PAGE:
US Navy deploys under-ice drones in competition with Russia for Arctic waterways

By Curious

According to Sputnik reports, the U.S. Navy has positioned underwater drones below the Arctic Ocean’s ice to evaluate the speed of ice melting. Thus the Navy will come to the conclusion about the time when the U.S. and Russia will be in rivalry for regional strategic waterways. The drones will show both the temperatures and salinity and that will assist scientists who survey the environment to invent more precise models for forecasting the future melting rates.

According to Martin Jeffries, science advisor to the Office of Naval Research, the measurements provided by the drones enable the scientists to create precise computer programs that determine the expected future degree of melting ice. In addition, the projects are also intended to cope with security propositions of the process of opening up of the Arctic waters, as mentioned in the Navy's Arctic Roadmap, made more contemporary in 2014.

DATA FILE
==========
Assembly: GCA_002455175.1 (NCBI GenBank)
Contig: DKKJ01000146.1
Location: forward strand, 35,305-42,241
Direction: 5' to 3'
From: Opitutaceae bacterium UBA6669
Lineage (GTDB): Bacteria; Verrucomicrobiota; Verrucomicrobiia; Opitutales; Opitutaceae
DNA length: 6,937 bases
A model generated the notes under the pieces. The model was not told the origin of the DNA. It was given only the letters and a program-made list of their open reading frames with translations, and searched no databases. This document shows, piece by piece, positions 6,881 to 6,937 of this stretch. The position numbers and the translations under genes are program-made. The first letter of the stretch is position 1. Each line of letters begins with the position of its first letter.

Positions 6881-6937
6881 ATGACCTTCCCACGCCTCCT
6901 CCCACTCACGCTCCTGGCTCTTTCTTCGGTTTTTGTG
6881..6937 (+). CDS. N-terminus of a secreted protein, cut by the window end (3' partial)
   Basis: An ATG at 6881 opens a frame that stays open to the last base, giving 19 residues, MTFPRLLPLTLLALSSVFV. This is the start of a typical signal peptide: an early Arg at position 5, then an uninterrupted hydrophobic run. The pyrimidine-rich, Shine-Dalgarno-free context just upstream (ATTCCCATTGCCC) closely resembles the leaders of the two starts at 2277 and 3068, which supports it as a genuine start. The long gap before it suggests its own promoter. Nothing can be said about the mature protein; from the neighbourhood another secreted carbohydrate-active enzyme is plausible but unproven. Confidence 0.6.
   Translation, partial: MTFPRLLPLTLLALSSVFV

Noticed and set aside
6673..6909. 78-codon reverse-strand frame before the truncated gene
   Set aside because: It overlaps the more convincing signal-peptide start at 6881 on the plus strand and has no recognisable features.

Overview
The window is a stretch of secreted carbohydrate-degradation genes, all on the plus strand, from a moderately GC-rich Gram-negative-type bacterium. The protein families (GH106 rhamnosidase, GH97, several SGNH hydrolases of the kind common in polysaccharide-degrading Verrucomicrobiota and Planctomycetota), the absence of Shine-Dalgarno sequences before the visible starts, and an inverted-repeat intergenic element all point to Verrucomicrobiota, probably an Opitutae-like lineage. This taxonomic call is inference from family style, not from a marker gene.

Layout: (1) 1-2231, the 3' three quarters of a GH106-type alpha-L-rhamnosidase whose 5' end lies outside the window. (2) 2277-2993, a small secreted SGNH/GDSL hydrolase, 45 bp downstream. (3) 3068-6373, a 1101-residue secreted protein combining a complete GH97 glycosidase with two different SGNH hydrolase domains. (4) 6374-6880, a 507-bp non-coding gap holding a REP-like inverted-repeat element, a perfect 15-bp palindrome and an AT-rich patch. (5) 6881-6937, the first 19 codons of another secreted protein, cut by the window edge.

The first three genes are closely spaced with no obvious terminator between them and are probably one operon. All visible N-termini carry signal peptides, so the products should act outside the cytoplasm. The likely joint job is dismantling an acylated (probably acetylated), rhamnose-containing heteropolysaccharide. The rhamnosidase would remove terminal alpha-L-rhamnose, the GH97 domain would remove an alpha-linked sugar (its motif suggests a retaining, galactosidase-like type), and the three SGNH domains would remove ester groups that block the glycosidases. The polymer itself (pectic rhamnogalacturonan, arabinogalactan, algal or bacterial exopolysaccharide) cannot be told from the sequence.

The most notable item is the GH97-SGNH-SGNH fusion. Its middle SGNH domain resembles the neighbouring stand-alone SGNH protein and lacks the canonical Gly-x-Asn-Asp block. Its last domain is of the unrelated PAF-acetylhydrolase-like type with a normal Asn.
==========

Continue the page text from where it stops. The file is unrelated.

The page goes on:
That also includes adaptation to the unstable Arctic surroundings. In the words of Martin Jeffries, the plan which includes the period 2014-2030, also suggests about growing the ships’ number in the region.

Russian President Vladimir Putin's current aggressive position in Ukraine has made the research more urgent because the Russian navy also has intentions to grow the number of its regional ships. The increase of the Arctic Ocean waterways increases the speed and provides more widespread routes for Russian ships to North America. The reduction of the ice mass in the Arctic will provide more regional waterways, shipping routes and open water.

The increase of the open water will consequently cause more maritime transportation and will increase the rivalry for environmental resources as for example gas and oil mining. Thus, as Jeffries further comments, the Navy scientists are exploiting drones or unmanned underwater autonomous robots, to investigate the borderline ice zone-the area of ocean’s frozen bundled ice that borders open water.